“Energy and persistence conquer all things.”

“If you would know the value of money, go try to borrow some; for he that goes a-borrowing goes a-sorrowing.”

“Reading makes a full man, meditation a profound man, discourse a clear man.”

“There are three things extremely hard: steel, a diamond, and to know one’s self.”

“I would advise you to read with a pen in hand and enter in a little book short hints of what you find that is curious, or that may be useful; for this will be the best method of imprinting such particulars in your memory.”

“Would you live with ease, do what you ought and not what you please.”

“The ancients tell us what is best, but we must learn of the moderns what is fittest.”

“Content makes poor men rich; discontentment makes rich men poor.”

“If you would persuade, you must appeal to interest rather than intellect.”

“Wink at small faults; remember thou hast great ones.”

“Without continual growth and progress, such words as improvement, achievement, and success have no meaning.”

“To succeed, jump as quickly at opportunities as you do at conclusions.”

When you’re testing to see how deep water is, never use two feet.”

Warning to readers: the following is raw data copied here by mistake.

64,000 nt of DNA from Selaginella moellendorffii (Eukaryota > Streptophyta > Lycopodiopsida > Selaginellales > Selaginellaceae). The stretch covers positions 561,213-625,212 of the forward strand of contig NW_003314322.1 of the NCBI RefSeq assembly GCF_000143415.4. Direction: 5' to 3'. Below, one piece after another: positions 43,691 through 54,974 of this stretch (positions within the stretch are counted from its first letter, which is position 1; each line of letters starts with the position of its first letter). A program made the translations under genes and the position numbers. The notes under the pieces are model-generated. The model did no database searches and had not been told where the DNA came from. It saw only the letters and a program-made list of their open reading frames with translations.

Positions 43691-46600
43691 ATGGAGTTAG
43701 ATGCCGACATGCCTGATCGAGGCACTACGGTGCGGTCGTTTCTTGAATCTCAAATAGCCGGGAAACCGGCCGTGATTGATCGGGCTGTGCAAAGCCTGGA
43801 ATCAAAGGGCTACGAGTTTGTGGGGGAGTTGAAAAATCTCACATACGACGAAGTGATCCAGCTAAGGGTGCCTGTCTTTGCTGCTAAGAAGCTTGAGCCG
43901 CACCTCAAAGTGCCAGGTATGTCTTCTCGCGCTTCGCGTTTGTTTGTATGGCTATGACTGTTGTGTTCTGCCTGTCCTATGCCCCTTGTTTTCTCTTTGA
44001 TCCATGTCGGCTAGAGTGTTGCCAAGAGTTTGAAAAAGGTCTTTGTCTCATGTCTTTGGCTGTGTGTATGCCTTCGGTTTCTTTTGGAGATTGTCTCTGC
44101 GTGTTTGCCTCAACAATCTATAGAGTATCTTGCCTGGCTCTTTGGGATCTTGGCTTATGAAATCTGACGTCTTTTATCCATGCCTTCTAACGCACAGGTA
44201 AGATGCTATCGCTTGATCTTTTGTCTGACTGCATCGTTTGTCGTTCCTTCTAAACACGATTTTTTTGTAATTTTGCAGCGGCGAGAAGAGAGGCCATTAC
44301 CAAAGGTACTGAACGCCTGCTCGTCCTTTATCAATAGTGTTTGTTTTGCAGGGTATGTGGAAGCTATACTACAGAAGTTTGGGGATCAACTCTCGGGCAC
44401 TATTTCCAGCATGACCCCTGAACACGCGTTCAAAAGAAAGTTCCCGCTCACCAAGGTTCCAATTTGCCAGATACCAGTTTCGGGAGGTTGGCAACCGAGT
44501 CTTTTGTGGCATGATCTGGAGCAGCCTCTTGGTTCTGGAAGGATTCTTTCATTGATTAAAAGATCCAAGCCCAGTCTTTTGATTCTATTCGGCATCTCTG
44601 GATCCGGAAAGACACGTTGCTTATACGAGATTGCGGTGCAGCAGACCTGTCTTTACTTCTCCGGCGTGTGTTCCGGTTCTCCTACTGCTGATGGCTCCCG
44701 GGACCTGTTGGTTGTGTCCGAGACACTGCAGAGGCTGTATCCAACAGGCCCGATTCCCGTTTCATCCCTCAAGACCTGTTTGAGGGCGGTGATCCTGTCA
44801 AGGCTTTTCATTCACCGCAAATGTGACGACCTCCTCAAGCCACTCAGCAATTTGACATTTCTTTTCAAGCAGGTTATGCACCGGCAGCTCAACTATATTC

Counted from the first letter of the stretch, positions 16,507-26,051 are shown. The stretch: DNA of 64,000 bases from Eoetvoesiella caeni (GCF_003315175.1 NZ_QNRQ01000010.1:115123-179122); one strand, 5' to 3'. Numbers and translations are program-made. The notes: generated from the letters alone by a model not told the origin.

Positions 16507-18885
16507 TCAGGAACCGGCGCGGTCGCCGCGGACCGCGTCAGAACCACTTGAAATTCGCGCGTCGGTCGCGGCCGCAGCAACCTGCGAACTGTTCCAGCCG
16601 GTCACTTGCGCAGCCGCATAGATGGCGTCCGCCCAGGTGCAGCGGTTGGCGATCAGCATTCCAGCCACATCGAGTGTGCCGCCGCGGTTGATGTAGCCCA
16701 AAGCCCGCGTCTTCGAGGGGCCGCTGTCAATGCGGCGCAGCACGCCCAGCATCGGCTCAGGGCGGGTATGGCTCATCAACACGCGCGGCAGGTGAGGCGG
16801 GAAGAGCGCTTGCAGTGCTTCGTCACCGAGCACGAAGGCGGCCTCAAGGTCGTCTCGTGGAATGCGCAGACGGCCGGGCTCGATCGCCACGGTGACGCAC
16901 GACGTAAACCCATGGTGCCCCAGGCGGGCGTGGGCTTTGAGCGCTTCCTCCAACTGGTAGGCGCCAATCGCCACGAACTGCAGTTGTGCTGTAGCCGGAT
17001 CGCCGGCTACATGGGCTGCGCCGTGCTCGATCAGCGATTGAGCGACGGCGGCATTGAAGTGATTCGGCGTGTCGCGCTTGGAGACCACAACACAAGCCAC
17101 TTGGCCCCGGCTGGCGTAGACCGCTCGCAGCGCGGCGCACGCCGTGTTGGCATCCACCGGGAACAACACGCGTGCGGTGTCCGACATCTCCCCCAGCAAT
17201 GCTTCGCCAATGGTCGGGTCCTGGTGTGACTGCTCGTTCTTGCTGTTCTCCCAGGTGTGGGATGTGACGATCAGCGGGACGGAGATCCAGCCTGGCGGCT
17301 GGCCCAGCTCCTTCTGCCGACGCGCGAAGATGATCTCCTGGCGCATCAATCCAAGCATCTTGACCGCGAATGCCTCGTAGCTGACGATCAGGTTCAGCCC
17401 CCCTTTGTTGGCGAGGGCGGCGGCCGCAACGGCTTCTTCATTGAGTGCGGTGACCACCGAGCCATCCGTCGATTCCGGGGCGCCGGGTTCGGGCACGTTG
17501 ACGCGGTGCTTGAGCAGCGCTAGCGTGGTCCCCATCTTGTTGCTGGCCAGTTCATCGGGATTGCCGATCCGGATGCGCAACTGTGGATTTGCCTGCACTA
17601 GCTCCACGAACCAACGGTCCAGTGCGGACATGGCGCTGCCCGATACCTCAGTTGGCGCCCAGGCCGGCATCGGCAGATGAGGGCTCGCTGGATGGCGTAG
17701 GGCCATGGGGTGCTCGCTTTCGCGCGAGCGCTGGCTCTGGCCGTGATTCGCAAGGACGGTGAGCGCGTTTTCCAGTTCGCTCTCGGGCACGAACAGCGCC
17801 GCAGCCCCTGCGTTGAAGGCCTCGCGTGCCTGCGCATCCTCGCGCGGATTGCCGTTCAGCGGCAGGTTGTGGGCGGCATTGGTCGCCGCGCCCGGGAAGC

Benjamin Franklin Quotes from Poor Richard’s Almanack

“Three may keep a secret if two of them are dead.”

“Love your enemies, for they tell you your faults.”

“In the Affairs of this World, Men are saved, not by faith, but by the Lack of it.”

“Lost Time is never found again.”

“No gains without pains.”

“Either write something worth reading or do something worth writing.”

“The way to see by faith is to shut the eye of reason.”

“Women are books, and men the readers be…”

“There cannot be good living where there is not good drinking.”

“Speak little, do much.”

“He that lies down with dogs shall rise up with fleas.” 

“To all apparent beauties blind, each blemish strikes an envious mind.”

“Clean your finger before you point at my Spots.”

“Search others for their virtues, thyself for thy vices.”

“There are three faithful friends, an old wife, an old dog, and ready money.”

“He that’s content, hath enough; He that complains has too much.”

“The World is full of fools and faint hearts, and yet everyone has courage enough to bear the misfortunes, and wisdom enough to manage the Affairs of his neighbor.”

“Better slip with foot than tongue.”

“He that falls in love with himself will have no rivals.”

“Look before, or you’ll find yourself behind.”

“Don’t throw stones at your neighbors if your own windows are glass.”

“He that would live in peace & at ease, Must not speak all he knows or judge all he sees.”

“Well done is better than well said.”

“What you seem to be, be really.”

“A true friend is the best Possession.”

“When you’re good to others, you’re best to yourself.”

“Pardoning the Bad is injuring the Good.”

“Hide not your Talents; they for Use were made. What’s a Sun-Dial in the shade!”

“Glass, China, and Reputation are easily crack’d, and never well mended.”